Reluctantly, I return to the 14th Evacuation Hospital, this time to patch up the hole in my hip from the grenade blast on the road front. When I enter the hospital, I think of Lester, who, in a malaria-induced delirium, picked phantom bugs off his skin with ferocious intensity until blood trickled down his arms, determined to “kill the bastards.” Instead, they got Lester first.
Stitching me up, the doctor says my wounds will mend and instructs me to put on some weight. I may be getting lean from the long work hours, but I’m not complaining after what some of these guys have been through. And so, as much as I want to run out of the place, I drop in on Alabama Earl.
He’s sitting upright in bed, looking off into another space, another time. His once- muscled body looks soft and vulnerable, and his will to live seems uncertain. Next to him, in the bed where Lester died, a soldier lays motionless. His entire head and most of his body are bandaged. I’m nauseated by the smells of thickened blood, anesthetics, and diarrhea. Pointing to the end of the hospital bed, I break Earl’s trance and ask, “Are you saving this spot for Maran Lu, or can an injured buddy take a seat?”
Earl shakes the cobwebs out of his head. “That girl is goin’ be the death of me. I’ve been waiting for her all morning, and all I get is, ‘You not sick. I busy.’” A broad smile lights up Earl’s face. “I sure am going to miss my little honey when they send me back to the road front, but I’m willing to make that sacrifice.”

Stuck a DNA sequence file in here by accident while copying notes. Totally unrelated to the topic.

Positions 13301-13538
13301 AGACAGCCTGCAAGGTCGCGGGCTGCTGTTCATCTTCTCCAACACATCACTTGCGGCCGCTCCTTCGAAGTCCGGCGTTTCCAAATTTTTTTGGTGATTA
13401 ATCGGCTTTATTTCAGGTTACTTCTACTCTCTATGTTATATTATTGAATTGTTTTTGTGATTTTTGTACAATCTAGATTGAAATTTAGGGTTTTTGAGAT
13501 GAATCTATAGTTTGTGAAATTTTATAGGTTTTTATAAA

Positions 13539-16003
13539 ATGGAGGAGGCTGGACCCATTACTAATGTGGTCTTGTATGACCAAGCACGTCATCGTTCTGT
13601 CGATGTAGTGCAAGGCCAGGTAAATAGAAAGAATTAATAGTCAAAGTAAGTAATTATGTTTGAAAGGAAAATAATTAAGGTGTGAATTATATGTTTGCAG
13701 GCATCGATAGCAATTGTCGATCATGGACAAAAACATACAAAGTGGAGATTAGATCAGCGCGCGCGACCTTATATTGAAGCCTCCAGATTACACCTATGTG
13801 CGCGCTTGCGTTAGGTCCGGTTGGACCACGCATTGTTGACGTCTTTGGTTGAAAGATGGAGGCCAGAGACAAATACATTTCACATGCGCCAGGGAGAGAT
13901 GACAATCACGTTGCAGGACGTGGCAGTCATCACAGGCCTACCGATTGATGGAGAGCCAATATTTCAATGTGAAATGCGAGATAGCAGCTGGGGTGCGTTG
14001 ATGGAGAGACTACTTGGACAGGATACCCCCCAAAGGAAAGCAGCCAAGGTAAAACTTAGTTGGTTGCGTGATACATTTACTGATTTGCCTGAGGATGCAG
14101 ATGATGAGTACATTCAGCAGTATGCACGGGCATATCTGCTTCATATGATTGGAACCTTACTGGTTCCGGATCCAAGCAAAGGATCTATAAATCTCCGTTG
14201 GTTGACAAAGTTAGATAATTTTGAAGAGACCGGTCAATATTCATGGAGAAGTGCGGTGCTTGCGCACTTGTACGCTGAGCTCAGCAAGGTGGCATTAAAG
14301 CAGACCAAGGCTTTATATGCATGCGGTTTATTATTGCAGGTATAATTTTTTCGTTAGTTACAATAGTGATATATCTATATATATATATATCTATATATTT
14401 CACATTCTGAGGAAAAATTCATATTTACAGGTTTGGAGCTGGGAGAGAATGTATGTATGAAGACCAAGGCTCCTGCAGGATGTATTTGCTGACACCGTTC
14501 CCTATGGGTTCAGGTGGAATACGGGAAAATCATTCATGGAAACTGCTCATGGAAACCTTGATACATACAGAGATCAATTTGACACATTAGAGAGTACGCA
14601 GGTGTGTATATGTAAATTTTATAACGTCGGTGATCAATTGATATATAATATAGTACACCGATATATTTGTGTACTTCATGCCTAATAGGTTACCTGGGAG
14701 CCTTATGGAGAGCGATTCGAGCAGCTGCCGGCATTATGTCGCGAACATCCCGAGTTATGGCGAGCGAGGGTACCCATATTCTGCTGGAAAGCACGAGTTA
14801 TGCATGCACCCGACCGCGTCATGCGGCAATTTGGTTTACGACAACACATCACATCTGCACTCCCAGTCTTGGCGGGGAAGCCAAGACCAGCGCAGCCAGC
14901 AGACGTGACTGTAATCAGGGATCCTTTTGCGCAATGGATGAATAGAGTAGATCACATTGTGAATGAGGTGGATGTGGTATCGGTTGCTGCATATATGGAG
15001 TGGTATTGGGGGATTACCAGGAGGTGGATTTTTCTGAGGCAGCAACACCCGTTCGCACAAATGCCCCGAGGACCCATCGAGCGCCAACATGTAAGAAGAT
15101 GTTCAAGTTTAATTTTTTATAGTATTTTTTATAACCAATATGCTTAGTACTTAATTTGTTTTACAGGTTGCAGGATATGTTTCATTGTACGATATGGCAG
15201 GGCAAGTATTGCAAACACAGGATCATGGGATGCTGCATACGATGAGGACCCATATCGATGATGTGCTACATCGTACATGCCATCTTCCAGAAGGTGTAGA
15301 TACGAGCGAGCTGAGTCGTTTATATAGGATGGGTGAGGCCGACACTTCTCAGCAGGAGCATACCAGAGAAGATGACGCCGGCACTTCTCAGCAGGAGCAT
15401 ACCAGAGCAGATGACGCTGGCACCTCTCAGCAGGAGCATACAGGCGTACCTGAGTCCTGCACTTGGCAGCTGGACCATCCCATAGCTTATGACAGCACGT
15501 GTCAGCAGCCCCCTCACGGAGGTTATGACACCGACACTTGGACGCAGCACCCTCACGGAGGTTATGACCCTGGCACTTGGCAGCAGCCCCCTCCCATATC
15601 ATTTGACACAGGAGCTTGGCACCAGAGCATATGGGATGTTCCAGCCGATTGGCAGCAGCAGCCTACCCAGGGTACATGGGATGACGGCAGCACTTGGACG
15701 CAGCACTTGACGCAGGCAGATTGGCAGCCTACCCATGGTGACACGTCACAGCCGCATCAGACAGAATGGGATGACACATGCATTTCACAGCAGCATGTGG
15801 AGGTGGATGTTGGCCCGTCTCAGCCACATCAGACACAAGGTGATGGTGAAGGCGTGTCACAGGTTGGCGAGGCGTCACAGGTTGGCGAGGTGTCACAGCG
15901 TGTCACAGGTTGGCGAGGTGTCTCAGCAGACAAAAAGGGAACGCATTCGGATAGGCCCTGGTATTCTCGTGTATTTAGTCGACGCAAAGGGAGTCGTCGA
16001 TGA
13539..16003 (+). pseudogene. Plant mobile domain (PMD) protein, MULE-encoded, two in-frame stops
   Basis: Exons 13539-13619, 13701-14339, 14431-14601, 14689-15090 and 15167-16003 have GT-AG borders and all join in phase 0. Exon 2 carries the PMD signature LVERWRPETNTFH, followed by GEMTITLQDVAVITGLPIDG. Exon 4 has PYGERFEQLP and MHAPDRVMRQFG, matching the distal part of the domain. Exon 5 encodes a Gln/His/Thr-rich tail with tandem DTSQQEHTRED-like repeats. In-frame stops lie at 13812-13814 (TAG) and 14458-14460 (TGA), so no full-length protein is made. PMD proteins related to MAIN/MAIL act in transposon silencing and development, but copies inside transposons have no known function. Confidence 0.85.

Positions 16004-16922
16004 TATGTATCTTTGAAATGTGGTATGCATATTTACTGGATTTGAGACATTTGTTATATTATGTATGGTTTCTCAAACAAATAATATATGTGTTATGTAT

Earl watches the men around him suck in air, and his body sags again. “That tuberculosis is like puncturing a man’s lungs with a meat cleaver. And these poor boys with malaria get plumb wore down fighting off demons more real than life.”
I ease myself down on the corner of Earl’s bed. “I wanted to stop by and give you this before I head back to road headquarters tomorrow.” I pull a sheath of paper from my pocket and hand it to Earl. “It’s the letter for Lester’s family.”
“Read it to me, my good man. You do a fine job of writing pretty words.”
I hesitate, wondering whether a hospital full of dying men is the best place for this. But then I recognize the message is for them, too.
We are so sorry for your loss. Life does not come to us tied up in a bow, but it is a gift just the same. Lester gave his life so that we may live. What greater honor can a man give?
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